While I was having a difficult pregnancy, he also had found out that my mom was suffering from liver cancer. He’d kept the information to himself to protect me and our son. He didn’t tell me that my mom only had six months to live. Instead he showered me with love and support even more. I could only imagine what he had gone through as he carried the heavy load of worrying about me and my parents.
I’d only learned the truth about my mom after Isaac died. And on the second month of year 2014, my mom also died. Again he was my source of strength. He was a constant charger which steadily gave me the tenacity to carry on and to have more faith in God.
All the while, he was suffering from a rare, progressive disorder. It is called pulmonary hypertension or PH. It is a lung disorder in which the arteries that carry blood from the heart to the lungs become narrowed, making it difficult for blood to flow through the vessels. As a result, the blood pressure in these pulmonary arteries rises far above normal levels. This abnormally high pressure strains the right ventricle of the heart, causing it to expand in size. Overworked and enlarged, the right ventricle gradually becomes weaker and loses its ability to pump enough blood to the lungs. This could lead to the development of right heart failure.
There is currently no cure for PH. It’s a progressive disease, which means that it can advance quickly. If left untreated, the disease can be life threatening within a couple of years.
However, the disease can be managed. Some patients can make lifestyle changes and monitor their health. But for many patients, PH can lead to heart failure and their overall health can be in great danger. Medications and lifestyle modifications are intended to slow the progression of the disease. There are two ways to manage the illness: one is by medicines, but these tablets relieve the symptoms only. And there is only one medicine available in the country. The second is through heart and lung transplant. Healthy organs can be implanted, but transplant surgery has its risks. It’s a complicated operation, and there is always a waiting list for healthy organs.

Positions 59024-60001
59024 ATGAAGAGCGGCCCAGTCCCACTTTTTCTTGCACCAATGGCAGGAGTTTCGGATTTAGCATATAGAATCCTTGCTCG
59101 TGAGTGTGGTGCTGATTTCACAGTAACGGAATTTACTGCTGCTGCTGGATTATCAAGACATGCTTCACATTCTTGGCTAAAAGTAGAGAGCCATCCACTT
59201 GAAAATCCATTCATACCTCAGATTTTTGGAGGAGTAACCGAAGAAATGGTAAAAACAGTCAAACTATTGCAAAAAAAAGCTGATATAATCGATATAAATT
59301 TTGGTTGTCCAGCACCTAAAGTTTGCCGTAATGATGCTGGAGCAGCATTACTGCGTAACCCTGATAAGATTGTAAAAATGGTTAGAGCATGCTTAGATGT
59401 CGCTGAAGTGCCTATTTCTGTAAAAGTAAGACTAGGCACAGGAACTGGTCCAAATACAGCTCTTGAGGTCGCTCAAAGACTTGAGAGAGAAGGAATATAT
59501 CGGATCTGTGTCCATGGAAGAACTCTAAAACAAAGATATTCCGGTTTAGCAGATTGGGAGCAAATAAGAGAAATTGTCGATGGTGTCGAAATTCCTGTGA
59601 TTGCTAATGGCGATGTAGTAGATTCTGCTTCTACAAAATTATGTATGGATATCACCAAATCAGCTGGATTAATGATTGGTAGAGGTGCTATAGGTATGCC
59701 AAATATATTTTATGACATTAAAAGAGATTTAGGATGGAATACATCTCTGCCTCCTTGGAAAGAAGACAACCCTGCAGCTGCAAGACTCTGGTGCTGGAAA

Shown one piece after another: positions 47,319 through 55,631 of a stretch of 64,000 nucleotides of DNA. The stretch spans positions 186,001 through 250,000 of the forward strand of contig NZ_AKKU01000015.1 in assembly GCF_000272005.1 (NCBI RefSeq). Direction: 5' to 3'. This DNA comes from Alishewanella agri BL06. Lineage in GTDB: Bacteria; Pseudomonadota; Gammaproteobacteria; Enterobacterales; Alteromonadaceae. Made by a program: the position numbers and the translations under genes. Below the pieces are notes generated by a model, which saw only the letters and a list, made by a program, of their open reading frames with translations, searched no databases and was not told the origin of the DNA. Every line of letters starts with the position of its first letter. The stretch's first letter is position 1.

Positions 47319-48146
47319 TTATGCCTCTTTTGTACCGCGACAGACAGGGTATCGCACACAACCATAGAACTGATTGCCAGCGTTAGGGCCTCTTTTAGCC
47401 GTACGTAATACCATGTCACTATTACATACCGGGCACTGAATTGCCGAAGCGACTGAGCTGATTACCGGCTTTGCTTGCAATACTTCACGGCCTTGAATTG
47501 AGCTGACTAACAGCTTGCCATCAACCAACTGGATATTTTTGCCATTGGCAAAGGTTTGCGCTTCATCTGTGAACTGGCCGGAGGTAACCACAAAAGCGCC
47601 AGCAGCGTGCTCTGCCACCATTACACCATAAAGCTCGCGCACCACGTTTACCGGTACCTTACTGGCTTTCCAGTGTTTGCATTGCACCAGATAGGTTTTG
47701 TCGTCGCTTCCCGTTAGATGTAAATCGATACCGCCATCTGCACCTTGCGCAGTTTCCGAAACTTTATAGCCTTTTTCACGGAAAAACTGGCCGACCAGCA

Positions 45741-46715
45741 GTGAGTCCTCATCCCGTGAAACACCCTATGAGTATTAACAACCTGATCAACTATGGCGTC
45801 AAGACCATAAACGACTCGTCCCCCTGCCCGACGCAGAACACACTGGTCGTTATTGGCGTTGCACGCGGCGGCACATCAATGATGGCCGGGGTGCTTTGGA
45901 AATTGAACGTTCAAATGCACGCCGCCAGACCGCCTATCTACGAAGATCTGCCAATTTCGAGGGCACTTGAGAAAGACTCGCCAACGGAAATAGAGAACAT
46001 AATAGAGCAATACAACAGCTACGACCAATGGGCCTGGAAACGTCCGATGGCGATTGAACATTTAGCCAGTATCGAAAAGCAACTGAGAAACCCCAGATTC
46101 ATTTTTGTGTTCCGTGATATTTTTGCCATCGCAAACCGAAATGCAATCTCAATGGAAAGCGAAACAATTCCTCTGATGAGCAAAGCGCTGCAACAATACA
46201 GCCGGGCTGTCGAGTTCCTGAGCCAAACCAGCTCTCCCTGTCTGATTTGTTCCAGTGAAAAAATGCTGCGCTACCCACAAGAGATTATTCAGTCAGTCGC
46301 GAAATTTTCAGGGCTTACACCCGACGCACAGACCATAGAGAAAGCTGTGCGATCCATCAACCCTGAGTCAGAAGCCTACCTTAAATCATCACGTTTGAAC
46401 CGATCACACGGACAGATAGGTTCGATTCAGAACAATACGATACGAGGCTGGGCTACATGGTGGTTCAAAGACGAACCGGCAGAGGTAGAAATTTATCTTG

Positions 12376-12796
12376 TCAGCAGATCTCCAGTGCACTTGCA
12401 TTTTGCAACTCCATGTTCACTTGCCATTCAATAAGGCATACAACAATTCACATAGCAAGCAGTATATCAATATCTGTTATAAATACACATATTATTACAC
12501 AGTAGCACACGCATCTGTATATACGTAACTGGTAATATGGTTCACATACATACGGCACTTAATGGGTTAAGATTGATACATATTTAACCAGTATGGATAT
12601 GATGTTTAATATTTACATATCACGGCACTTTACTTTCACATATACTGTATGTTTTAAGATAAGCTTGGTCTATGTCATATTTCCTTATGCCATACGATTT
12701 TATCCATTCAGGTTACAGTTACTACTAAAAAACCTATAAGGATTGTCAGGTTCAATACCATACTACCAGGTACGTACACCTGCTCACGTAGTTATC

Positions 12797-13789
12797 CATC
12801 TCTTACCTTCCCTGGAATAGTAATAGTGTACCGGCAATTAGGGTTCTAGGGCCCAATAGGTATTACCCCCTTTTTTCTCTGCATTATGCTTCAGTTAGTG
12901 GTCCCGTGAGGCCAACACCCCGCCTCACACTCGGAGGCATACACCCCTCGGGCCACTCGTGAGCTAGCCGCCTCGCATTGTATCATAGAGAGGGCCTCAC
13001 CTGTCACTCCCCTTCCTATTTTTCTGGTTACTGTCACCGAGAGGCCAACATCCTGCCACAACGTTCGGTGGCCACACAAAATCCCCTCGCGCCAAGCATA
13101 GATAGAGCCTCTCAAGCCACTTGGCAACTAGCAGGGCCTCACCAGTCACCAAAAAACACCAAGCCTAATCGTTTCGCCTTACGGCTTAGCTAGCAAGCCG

Statistics show that it takes patients about 2.8 years from symptom onset to diagnosis. PH symptoms are often confused with asthma or COPD (Chronic Obstructive Pulmonary Disease). Thus, they usually spend 2.3 years seeking an accurate diagnosis. They need to see three doctors before they are properly diagnosed. And by that time the disease may have progressed already. So basically, the life span of a PH patient is 2.8 years with or without medication.
And yet, God is a generous a God. He loves us both so much that He prolonged my husband’s life for another two years.
To have an idea how a PH patient feels, you may want to take the PH Straw Test. All you need is a straw. First is unwrapped the straw. Second, hold your nose. And third, breathe through the straw for a minute. This is how a PH patient feels one thousand, four hundred and forty minutes a day.
People with PH often don’t look sick. That was how he projected himself. People who weren’t aware of his condition will never realize that he was suffering from this rare disorder. He was always smiling, full of energy and he loved to make people happy. He’d always had a positive outlook in life.